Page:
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See also: néophyte



Borrowed from Latin neophytus, from Ancient Greek νεόφυτος (neóphutos, newly planted), from νέος (néos, new) + φυτόν (phutón, plant, child). Surface analysis is neo- +‎ -phyte.



neophyte (plural neophytes)

  1. A beginner; a person who is new to a subject, skill, or belief.
    Synonyms: beginner, newbie, newcomer, starter
    • 1927-29, M.K. Gandhi, The Story of My Experiments with Truth, translated 1940 by Mahadev Desai, Part I, Chapter xvii:
      A convert's enthusiasm for his new religion is greater than that of a person who is born in it. Vegetarianism was then a new cult in England, and likewise for me, because, as we have seen, I had gone there a convinced meat-eater, and was intellectually converted to vegetarianism later. Full of the neophyte's zeal for vegetarianism, I decided to start a vegetarian club in my locality, Bayswater. I invited Sir Edwin Arnold, who lived there, to be Vice-President. Dr. Oldfield who was Editor of the The Vegetarian became President. I myself became the Secretary. The club went well for a while, but came to an end in the course of a few months. For I left the locality, according to my custom of moving from place to place periodically. But this brief and modest experience gave me some little training in organizing and conducting institutions.
    • 2016 October 16, “Third Parties”, in Last Week Tonight with John Oliver, season 3, episode 26, HBO:
      Anyone who goes into a voting booth on November the 8th and comes out saying, “I feel a hundred percent great about what I just did in there!,” is either lying to themselves, or did something unspeakable in that booth! And that means, as uncomfortable as this is, everyone has to own the floors of whoever you vote for, whether they are a lying handsy narcissistic sociopath, a hawkish Wall Street-friendly embodiment of everything that some people can’t stand about politics, an ill-tempered mountain molester with a radical dangerous tax plan that even he can’t defend, or a conspiracy-pandering political neophyte with no clear understanding of how government operates and who once recorded this folk rap about the virtues of bicycling.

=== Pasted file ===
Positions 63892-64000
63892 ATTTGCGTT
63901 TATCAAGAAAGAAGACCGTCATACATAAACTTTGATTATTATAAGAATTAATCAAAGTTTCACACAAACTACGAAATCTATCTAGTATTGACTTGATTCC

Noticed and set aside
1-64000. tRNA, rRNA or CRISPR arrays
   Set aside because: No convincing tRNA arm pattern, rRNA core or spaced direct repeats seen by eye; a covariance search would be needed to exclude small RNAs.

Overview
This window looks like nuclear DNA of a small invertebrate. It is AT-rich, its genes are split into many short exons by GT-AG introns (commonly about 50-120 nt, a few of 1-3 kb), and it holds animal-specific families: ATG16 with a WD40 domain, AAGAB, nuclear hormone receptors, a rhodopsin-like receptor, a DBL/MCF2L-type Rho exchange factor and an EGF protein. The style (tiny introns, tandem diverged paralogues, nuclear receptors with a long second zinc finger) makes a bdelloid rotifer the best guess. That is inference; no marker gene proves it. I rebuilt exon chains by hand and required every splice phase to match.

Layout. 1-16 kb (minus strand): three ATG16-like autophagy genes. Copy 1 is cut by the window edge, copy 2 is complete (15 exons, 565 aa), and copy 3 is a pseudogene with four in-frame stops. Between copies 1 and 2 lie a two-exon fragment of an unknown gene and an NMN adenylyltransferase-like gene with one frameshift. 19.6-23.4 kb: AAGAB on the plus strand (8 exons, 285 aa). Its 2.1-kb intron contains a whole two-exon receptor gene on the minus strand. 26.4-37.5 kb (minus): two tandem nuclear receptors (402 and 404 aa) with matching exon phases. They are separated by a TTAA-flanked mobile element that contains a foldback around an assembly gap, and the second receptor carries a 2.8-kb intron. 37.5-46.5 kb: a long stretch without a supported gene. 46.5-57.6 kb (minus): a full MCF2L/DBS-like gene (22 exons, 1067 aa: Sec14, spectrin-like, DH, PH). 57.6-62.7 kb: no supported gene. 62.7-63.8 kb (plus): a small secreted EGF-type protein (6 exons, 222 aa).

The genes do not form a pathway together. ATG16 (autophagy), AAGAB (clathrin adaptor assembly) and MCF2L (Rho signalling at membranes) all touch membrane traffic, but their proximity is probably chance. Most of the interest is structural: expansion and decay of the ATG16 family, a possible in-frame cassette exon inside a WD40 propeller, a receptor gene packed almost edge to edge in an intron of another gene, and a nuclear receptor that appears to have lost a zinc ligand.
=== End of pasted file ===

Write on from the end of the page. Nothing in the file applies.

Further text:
2. A novice (recent convert); a new convert or proselyte; a new monk.
    • 1936, Rollo Ahmed, The Black Art, London: Long, page 107:
      The neophyte was given a new name in place of the baptismal one, usually of an evil and revolting character, and this was written in blood in the Devil's book, the covers of which were bound in the skin of unbaptised infants.
    Synonym: novice
  3. (Christianity) A name given by the early Christians, and still given by the Roman Catholics, to those who have recently embraced the Christian faith, and been admitted to baptism, especially those converts from heathenism or Judaism.
    Synonym: catechumen
  4. (botany) A plant species recently introduced to an area (in contrast to archaeophyte, a long-established introduced species).
    Antonym: archaeophyte




  • Random House Dictionary, 2nd Edition, 1987.

Further reading[edit]





  1. vocative masculine singular of neophytus